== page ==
To keep myself from getting emotionally involved in such things, I generally decide before bidding what my max price is, put that in, let the computer bid for me, and don't bid again. After it's over check and see if I won or not.

    Otherwise if you end up getting your ego and emotions involved and you "have" to win, you end up paying $400 for a bone stock ruger 10/22. :eek:
     
  20. scottaschultz

    scottaschultz Member

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    The seller has no way of contacting the bidders. at least not initially. Only the bidders may contact the seller. Of course a seller can respond to the bidder at that point.

    I have sold several shotguns on Gunbroker. They were all listed for 14 days. Most sold during the first 2 weeks and the longest time it took to sell one was on the third renewal.

    Scott
     
  21. deadin

    deadin Member

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    MisterMike has posted a very good description of one of the reasons for reserves. Another has described that it is a test of the market. If I just start an auction at $500 and nobody bids, all I have learned is that the item probably isn’t worth $500 at this time. If I set a $500 reserve and a low starting price, many times the bidding will get to the level of what the market is currently. I then have the choice of selling, relisting at that level or just deciding it is worth more to me and keeping it. (The “safety net” option.)

    Reserves don’t bother me. I just bid what I’m willing to pay. If my bid doesn’t reach the reserve, so what? No angst, no second guessing, I just move on. The only reason I can see for wanting to “know” the reserve is if I would consider bidding more than my original bid and that would mean I didn’t bid what I was willing to pay in the first place. (and I would fall into the trap described by Mister Mike.)

    Concerning the high prices being seen on the net, I think a lot of it is sellers going out and searching like items and listing theirs at the top prices they find without paying any attention as to whether the item actually sold at those prices or were just the wishful thinking of the seller.
    I too would like to see the auctions put a fee of some sort on relistings. Something like free for the first one, then say a $1.00 for the third, $2.00 for the next, $3.00 next and so on. Maybe this would cull out some of the dross that is just taking up space. It would also generate more money and maybe allow for a reduction in the final value fees. (Just dreaming.;))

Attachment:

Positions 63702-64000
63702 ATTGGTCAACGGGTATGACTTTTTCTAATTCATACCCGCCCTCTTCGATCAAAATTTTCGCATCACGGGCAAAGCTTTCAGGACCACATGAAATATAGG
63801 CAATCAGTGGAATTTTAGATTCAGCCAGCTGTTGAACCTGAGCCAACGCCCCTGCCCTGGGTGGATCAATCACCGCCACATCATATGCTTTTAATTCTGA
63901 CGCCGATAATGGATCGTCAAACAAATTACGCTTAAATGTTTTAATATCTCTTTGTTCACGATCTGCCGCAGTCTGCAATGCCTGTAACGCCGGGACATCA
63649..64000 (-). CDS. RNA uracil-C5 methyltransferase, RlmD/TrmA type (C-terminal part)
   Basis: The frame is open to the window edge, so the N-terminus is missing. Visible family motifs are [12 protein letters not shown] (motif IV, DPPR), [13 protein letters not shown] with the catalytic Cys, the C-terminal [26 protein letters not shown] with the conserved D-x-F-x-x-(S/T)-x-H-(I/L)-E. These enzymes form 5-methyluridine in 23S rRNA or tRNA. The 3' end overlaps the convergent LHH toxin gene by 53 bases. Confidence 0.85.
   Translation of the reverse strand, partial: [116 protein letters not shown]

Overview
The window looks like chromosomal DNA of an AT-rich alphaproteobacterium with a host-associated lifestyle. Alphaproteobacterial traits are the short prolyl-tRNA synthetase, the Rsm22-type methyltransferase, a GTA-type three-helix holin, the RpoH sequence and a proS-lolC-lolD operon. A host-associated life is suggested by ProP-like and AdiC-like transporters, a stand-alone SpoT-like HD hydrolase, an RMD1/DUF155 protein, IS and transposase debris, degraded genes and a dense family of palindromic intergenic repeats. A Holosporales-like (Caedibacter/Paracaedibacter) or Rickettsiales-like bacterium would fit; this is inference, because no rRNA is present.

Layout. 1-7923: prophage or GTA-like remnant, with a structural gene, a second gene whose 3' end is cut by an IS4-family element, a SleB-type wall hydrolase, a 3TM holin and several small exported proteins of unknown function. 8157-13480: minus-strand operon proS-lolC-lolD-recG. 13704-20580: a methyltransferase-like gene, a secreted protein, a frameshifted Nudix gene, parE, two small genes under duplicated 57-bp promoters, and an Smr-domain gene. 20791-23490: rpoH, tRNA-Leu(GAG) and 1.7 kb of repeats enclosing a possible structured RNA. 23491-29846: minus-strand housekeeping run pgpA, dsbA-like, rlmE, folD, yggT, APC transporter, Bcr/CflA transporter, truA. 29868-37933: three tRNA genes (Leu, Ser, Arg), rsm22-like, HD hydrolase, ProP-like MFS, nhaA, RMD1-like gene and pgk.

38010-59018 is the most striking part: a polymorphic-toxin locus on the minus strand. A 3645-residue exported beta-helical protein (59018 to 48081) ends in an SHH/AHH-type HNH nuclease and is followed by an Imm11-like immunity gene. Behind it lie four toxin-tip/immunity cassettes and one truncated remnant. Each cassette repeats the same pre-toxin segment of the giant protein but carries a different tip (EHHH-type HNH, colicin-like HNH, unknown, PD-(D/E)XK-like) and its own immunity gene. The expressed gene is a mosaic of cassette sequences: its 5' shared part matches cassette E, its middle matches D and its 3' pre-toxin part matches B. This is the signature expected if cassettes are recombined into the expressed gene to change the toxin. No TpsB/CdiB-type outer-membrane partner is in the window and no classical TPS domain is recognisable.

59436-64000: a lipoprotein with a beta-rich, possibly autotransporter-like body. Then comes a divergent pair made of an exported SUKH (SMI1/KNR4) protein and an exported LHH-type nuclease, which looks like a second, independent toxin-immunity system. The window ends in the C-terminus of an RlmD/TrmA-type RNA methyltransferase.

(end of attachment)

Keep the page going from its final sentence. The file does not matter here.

22. MarineOne

    MarineOne Member

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    I don't understand the fear of buying firearms online.

    I bought my M1C from a seller on the website Guns America, gave him the info for my local FFL guy and had my wife pay for it while I was in Iraq.

    I have a nice Plainfield that was a police purchase when new. It was test fired and put into the police armory where it sat until they sold an entire lot to the firm that I made my purchase from. I am technically the second owner and it still has grease on the inner workings from when it was made.

    The stock is a little dry but some linseed oil did help, even though there is a small crack in the stock where the oiler resides when the sling is on it.

    Its way better than the POS carbines that were made by Universal, and if I want to put an Ultimak rail on it I'm not ruining a piece of WWII history.

    In a way, I got the best of both worlds.




    Kris
     
  23. jakemccoy

    jakemccoy Member

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    If testing the market becomes the common practice for reserves, then the bids will not be a good indication of the market value because serious bidders will not participate. At that point, using a reserve in order to "test the market" will not yield an accurate market value, and the auction will only waste the time of everybody, including seller and buyers.
     
    Last edited: Aug 11, 2009
  24. bnkrazy

    bnkrazy Member

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    With all these complaints about gun auction sites, you'd have thought the FTF Finder site I built would have had a bit more interest. *shrug* I just pulled the plug on it as after about 6 months there was still only about 30 users signed up, and only a handful of items ever posted.

    I never liked the reserve feature as a buyer, but I can see where it is beneficial to a seller occasionally. Overall though I think the feature is overused. I don't frequent auction sites often anyway.
     
  25. deadin

    deadin Member

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    Change that "serious" to "bottom feeders" or "bargain hunters".
    These are exactly the folks I don't want bidding on my auction in the first place, hence a "safety reserve".:p

    If someone is serious about buying a gun, they will place at least one bid amounting to what they figure the gun is worth to them. If the "bargain hunters" figure that a reserve means they're not likely to get a steal, fine, go elsewhere. If I just want to get rid of my gun, I'll just take it to the local gun store and take whatever they offer. Saves me a lot of time and effort.